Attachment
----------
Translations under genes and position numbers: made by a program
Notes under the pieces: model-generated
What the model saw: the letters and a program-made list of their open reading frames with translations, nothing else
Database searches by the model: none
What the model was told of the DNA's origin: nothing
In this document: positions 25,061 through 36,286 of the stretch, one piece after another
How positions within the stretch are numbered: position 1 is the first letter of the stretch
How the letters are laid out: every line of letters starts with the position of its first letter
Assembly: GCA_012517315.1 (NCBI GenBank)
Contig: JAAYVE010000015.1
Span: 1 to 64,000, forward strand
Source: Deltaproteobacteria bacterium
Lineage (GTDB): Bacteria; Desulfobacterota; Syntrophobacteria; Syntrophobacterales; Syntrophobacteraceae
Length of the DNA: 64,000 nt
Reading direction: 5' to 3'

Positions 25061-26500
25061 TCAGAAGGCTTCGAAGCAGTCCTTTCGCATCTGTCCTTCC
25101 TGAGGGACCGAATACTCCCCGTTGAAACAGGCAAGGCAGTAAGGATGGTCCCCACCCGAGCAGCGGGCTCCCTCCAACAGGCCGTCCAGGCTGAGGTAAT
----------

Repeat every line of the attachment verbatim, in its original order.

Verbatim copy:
Translations under genes and position numbers: made by a program
Notes under the pieces: model-generated
What the model saw: the letters and a program-made list of their open reading frames with translations, nothing else
Database searches by the model: none
What the model was told of the DNA's origin: nothing
In this document: positions 25,061 through 36,286 of the stretch, one piece after another
How positions within the stretch are numbered: position 1 is the first letter of the stretch
How the letters are laid out: every line of letters starts with the position of its first letter
Assembly: GCA_012517315.1 (NCBI GenBank)
Contig: JAAYVE010000015.1
Span: 1 to 64,000, forward strand
Source: Deltaproteobacteria bacterium
Lineage (GTDB): Bacteria; Desulfobacterota; Syntrophobacteria; Syntrophobacterales; Syntrophobacteraceae
Length of the DNA: 64,000 nt
Reading direction: 5' to 3'

Positions 25061-26500
25061 TCAGAAGGCTTCGAAGCAGTCCTTTCGCATCTGTCCTTCC
25101 TGAGGGACCGAATACTCCCCGTTGAAACAGGCAAGGCAGTAAGGATGGTCCCCACCCGAGCAGCGGGCTCCCTCCAACAGGCCGTCCAGGCTGAGGTAAT